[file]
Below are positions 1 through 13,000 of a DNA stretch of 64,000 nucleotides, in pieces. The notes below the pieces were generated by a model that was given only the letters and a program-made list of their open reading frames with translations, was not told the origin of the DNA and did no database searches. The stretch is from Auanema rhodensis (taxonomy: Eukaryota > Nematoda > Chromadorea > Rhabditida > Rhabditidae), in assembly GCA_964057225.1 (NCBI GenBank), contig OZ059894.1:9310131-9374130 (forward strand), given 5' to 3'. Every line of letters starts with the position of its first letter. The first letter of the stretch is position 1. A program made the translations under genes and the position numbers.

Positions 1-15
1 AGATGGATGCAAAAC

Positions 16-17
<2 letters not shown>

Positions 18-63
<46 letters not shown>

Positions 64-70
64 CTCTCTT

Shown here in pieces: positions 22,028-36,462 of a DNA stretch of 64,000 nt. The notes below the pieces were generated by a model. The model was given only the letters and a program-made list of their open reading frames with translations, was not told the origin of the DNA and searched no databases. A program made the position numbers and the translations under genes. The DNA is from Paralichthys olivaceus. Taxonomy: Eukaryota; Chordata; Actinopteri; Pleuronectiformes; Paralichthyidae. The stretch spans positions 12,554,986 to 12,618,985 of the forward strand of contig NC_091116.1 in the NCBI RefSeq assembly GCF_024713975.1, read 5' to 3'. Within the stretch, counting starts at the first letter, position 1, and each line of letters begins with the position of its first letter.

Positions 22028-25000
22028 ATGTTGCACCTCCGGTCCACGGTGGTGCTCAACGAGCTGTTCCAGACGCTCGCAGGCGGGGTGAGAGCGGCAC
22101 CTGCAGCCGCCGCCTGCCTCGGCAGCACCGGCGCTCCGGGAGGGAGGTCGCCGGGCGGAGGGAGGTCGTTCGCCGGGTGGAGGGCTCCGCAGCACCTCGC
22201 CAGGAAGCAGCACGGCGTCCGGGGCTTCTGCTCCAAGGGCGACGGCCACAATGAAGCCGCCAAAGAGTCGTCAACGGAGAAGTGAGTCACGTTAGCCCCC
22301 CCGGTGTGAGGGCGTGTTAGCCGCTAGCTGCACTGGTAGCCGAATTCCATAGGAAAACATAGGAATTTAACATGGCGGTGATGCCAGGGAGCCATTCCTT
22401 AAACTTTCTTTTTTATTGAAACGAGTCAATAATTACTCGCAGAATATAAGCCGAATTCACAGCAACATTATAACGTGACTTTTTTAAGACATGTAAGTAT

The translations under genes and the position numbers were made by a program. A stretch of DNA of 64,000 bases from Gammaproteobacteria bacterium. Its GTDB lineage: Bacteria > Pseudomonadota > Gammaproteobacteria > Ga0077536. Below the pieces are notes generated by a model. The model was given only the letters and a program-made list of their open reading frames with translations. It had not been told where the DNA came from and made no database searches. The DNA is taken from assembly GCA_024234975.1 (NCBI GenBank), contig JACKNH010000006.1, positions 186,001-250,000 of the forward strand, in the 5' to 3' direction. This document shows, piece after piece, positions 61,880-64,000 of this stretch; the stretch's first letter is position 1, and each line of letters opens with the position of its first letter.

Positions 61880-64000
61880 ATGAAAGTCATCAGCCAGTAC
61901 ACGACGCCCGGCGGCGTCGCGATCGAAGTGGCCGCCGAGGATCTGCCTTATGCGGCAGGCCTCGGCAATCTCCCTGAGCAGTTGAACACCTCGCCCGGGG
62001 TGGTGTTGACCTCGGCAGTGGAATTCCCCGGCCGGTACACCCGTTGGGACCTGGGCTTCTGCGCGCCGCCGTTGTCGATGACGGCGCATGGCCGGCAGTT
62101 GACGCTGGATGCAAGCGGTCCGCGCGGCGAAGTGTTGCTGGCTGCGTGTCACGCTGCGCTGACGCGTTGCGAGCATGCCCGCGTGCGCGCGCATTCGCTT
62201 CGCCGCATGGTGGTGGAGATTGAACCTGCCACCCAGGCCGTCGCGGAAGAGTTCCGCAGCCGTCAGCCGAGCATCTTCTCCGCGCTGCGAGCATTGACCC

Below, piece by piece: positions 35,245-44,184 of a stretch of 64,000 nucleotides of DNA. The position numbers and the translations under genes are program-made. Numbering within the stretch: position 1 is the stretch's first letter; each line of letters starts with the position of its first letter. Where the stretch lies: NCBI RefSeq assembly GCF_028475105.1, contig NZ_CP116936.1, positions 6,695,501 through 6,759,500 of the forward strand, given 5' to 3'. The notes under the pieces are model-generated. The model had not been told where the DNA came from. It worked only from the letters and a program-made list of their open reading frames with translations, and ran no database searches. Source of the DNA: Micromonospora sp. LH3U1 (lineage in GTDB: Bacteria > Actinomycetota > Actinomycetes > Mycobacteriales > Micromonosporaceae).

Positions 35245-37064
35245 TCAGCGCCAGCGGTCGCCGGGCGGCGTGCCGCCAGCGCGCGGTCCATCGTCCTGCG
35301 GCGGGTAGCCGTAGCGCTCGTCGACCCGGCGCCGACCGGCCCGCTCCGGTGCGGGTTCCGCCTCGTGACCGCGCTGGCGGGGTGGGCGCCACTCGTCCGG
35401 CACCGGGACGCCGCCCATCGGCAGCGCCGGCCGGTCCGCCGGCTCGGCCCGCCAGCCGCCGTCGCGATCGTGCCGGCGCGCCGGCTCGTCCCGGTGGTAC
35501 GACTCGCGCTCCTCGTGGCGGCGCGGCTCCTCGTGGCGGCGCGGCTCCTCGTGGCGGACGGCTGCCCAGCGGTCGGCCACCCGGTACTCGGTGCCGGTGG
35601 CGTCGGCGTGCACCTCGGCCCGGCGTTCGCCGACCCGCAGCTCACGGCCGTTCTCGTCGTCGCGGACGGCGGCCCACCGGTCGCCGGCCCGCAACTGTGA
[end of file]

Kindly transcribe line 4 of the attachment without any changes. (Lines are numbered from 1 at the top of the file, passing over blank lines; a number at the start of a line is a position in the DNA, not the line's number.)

Positions 16-17